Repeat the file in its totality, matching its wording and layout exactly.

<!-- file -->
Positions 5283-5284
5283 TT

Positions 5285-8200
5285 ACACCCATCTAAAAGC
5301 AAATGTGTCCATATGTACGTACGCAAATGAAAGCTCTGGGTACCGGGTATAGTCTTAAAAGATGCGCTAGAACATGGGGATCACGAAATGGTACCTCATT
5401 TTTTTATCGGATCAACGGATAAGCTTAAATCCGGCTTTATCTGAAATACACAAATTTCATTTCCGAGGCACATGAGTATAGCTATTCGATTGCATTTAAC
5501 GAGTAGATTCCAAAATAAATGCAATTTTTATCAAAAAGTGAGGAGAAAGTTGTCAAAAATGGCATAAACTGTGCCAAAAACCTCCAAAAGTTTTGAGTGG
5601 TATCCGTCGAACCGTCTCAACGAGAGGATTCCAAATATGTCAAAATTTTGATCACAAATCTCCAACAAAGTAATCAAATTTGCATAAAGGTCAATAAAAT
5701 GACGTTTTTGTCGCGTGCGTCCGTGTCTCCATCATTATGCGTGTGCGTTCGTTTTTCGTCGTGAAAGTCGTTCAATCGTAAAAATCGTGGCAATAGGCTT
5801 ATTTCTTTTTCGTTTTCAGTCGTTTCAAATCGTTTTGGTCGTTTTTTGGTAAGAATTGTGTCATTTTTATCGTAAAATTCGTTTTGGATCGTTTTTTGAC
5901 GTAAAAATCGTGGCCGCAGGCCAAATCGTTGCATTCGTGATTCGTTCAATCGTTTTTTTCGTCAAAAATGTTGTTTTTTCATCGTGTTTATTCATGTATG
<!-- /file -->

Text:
Positions 5283-5284
5283 TT

Positions 5285-8200
5285 ACACCCATCTAAAAGC
5301 AAATGTGTCCATATGTACGTACGCAAATGAAAGCTCTGGGTACCGGGTATAGTCTTAAAAGATGCGCTAGAACATGGGGATCACGAAATGGTACCTCATT
5401 TTTTTATCGGATCAACGGATAAGCTTAAATCCGGCTTTATCTGAAATACACAAATTTCATTTCCGAGGCACATGAGTATAGCTATTCGATTGCATTTAAC
5501 GAGTAGATTCCAAAATAAATGCAATTTTTATCAAAAAGTGAGGAGAAAGTTGTCAAAAATGGCATAAACTGTGCCAAAAACCTCCAAAAGTTTTGAGTGG
5601 TATCCGTCGAACCGTCTCAACGAGAGGATTCCAAATATGTCAAAATTTTGATCACAAATCTCCAACAAAGTAATCAAATTTGCATAAAGGTCAATAAAAT
5701 GACGTTTTTGTCGCGTGCGTCCGTGTCTCCATCATTATGCGTGTGCGTTCGTTTTTCGTCGTGAAAGTCGTTCAATCGTAAAAATCGTGGCAATAGGCTT
5801 ATTTCTTTTTCGTTTTCAGTCGTTTCAAATCGTTTTGGTCGTTTTTTGGTAAGAATTGTGTCATTTTTATCGTAAAATTCGTTTTGGATCGTTTTTTGAC
5901 GTAAAAATCGTGGCCGCAGGCCAAATCGTTGCATTCGTGATTCGTTCAATCGTTTTTTTCGTCAAAAATGTTGTTTTTTCATCGTGTTTATTCATGTATG